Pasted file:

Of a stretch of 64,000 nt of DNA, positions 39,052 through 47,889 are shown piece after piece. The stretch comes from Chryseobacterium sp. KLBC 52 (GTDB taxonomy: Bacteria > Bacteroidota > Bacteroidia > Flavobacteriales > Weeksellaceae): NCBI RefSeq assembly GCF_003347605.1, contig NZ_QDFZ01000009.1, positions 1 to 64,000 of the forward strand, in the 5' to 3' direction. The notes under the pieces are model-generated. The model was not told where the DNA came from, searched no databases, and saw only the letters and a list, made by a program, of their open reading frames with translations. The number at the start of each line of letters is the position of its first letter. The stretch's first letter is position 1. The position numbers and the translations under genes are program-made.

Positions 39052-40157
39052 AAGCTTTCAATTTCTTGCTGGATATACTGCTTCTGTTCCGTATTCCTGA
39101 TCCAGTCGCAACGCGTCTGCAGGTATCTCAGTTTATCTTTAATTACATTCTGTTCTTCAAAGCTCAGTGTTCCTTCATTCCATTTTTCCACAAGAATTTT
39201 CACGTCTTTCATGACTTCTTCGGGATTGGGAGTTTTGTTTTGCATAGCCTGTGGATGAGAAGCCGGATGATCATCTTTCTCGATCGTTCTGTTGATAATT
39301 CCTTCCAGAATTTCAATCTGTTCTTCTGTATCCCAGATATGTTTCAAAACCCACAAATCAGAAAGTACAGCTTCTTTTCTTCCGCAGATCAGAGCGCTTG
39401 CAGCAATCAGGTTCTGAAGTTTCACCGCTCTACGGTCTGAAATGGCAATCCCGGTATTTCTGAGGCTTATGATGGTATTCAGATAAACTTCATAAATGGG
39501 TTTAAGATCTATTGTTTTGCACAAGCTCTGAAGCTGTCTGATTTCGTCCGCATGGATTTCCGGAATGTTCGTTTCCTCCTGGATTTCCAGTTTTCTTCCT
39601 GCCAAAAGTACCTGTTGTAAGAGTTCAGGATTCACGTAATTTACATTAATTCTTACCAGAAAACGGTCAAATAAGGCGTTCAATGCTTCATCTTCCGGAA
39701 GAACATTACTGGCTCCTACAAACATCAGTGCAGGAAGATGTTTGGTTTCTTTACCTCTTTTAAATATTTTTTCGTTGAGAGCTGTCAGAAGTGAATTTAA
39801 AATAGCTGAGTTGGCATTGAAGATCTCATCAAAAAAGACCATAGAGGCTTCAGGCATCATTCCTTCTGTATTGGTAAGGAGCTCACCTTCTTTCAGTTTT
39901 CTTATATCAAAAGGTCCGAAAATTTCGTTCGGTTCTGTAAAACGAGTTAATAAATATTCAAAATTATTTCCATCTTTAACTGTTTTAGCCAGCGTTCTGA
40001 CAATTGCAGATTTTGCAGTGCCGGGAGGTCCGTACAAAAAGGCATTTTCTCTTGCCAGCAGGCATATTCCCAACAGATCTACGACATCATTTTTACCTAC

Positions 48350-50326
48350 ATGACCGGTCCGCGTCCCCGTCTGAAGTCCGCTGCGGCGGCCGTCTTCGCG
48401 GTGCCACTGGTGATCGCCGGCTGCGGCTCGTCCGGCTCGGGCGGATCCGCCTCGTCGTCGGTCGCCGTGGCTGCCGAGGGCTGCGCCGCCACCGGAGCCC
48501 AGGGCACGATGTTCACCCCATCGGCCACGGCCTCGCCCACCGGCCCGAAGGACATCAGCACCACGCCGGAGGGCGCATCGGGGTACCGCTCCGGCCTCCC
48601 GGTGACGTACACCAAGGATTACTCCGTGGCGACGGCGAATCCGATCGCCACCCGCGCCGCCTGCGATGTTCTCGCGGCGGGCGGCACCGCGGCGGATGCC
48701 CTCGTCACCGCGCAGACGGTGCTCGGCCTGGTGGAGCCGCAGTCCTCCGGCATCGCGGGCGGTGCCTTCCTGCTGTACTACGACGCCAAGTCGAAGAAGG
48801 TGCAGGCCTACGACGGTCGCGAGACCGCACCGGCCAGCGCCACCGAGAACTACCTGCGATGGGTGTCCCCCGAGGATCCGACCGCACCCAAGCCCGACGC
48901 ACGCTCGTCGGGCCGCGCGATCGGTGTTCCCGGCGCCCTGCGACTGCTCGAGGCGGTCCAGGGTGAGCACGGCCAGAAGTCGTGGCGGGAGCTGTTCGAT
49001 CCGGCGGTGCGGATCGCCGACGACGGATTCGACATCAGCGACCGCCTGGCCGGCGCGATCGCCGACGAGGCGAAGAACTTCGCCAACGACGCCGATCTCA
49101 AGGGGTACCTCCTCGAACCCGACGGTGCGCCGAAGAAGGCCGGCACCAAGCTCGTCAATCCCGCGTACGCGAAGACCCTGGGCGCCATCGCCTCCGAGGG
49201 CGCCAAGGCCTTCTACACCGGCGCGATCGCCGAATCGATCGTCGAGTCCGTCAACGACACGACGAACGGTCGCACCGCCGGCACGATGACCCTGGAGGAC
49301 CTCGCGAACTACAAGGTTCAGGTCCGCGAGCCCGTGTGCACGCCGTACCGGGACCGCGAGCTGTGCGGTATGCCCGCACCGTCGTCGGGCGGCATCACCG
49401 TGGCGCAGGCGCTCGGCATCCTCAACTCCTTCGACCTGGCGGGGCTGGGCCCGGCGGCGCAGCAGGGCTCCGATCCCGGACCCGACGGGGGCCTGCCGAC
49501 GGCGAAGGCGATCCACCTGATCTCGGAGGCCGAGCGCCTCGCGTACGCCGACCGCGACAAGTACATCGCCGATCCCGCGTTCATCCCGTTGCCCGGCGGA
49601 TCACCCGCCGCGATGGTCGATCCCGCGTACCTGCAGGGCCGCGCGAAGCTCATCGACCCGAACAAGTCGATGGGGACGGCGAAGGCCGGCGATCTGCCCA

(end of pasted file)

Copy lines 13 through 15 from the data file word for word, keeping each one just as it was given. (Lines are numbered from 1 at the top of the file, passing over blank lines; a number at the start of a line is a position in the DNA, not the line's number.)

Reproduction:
40001 CAATTGCAGATTTTGCAGTGCCGGGAGGTCCGTACAAAAAGGCATTTTCTCTTGCCAGCAGGCATATTCCCAACAGATCTACGACATCATTTTTACCTAC

Positions 48350-50326
48350 ATGACCGGTCCGCGTCCCCGTCTGAAGTCCGCTGCGGCGGCCGTCTTCGCG